Supreme Court shake-up stirs protests in Poland

Malgorzata Gersdorf said she was defending the rule of law

Malgorzata Gersdorf said she was defending the rule of law

The head of the Polish supreme court, Małgorzata Gersdorf, has turned up for work in defiance of a retirement law that would force her to step down immediately, which has been pushed through by the rightwing government but criticised by the European Union for undermining judicial independence.

The conflict has isolated Poland within the European Union, where most governments are critical of Warsaw's move.

Twenty-seven of the top court's 73 judges are affected by the reform.

But presidential aide Pawel Mucha told reporters that Gersdorf was "going into retirement in accordance with the law" and that the Supreme Court was now "headed by Judge Jozef Iwulski", who was chosen by Duda.

The controversial law is at the center of the storm of Poland's broader constitutional crisis, which is straining its relationship with the European Union.

The hundreds of people who gathered sang the national anthem and chanted "Judges are not removable!" and "Constitution!" as the court's First President Malgorzata Gersdorf showed up for work, saying that according to the constitution, her six-year term runs through 2020.

The purge is the result of a long-running clash between Poland's judiciary and its right-wing national government, which has accused the justices of obstructionism and has systematically worked to increase its own power over the country's legal system.

Poland is on the verge of removing almost 40 percent of its Supreme Court judges, as a new law, which requires judges to retire at the age of 65 and also expands the Supreme Court significantly, is set to comes into force.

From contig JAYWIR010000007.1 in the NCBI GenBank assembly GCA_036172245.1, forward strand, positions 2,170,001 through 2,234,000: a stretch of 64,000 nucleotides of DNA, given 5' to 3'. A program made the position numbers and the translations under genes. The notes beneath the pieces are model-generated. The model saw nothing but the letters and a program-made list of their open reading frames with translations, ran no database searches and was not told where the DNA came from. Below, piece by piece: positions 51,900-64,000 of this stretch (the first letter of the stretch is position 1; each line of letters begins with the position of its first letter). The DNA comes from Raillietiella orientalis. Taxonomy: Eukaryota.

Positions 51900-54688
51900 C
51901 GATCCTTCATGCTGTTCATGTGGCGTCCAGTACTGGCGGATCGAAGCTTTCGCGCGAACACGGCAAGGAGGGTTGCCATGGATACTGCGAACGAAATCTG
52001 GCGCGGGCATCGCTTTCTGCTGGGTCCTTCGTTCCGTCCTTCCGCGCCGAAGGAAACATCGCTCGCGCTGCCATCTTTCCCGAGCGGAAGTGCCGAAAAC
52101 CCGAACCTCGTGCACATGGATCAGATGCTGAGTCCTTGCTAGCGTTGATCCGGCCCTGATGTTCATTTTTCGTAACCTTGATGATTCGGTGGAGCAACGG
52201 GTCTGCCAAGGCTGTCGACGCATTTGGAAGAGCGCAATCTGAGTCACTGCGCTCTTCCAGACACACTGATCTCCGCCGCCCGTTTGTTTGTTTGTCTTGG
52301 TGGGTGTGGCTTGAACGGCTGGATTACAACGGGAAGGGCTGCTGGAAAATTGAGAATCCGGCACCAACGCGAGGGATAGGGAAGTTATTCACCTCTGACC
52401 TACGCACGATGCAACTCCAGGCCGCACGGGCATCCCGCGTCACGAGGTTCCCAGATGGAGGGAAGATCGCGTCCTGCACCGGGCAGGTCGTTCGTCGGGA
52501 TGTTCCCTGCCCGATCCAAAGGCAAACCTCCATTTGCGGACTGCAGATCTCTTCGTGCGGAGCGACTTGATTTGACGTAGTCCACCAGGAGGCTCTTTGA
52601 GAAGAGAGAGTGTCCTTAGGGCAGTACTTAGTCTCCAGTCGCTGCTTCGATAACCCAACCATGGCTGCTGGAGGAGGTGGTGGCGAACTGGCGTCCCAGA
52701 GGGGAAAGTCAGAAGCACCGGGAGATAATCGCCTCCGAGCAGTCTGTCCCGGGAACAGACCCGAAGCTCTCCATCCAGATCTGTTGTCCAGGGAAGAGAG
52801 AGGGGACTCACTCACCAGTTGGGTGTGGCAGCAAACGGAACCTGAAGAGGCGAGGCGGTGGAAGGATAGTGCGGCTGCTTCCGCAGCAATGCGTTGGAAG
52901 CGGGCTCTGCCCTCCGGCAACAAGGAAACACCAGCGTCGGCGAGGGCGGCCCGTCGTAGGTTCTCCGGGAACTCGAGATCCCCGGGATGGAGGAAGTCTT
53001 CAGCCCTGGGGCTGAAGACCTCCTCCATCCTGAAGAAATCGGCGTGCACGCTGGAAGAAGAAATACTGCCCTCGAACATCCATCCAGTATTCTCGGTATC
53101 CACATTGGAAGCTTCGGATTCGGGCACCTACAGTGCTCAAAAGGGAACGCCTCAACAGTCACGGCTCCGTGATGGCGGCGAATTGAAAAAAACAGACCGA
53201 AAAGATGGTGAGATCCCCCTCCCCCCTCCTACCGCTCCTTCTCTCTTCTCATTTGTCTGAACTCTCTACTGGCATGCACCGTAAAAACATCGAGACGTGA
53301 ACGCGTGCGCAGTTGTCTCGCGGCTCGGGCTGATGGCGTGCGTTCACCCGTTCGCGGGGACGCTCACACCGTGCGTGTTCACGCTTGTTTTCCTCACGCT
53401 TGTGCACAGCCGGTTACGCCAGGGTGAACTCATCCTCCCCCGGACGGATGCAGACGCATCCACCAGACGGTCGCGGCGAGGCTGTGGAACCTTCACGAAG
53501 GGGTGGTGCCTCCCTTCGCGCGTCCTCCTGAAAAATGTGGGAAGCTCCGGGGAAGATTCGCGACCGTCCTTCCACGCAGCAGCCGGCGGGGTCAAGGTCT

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The changes began after the Law and Justice party came to power in 2015 and have expanded gradually.

The protests come as a lower retirement age takes effect for Poland's Supreme Court justices.

European Union officials and global human rights groups have expressed alarm, alleging the moves represent an erosion of judicial independence that violates Western standards and a reversal for democracy in Poland. Its justices also rule on the validity of elections.

Protests in support of Gersdorf and other defiant judges who have said they will refuse to retire are set to take place on Tuesday evening and early Wednesday around the court's offices in central Warsaw.

"I still hope that the legal order will be restored in Poland", Gersdorf told the demonstrators. Critics say the government is seeking control over Poland's courts by forcing judges to retire.

Government leaders say they are trying to make the courts more democratic by making judges more accountable to voters.

The European Commission, the bloc's powerful executive arm, said Monday that the changes would undermine "the irremovability of judges" and judicial independence in Poland, breaching the country's obligations under EU law. Gersdorf did not, however, arguing that the constitution guaranteed her continued tenure.

"The constitution gives me a six-year term", Gersdorf told lawmakers in parliament after meeting the Polish president, Andrzej Duda.

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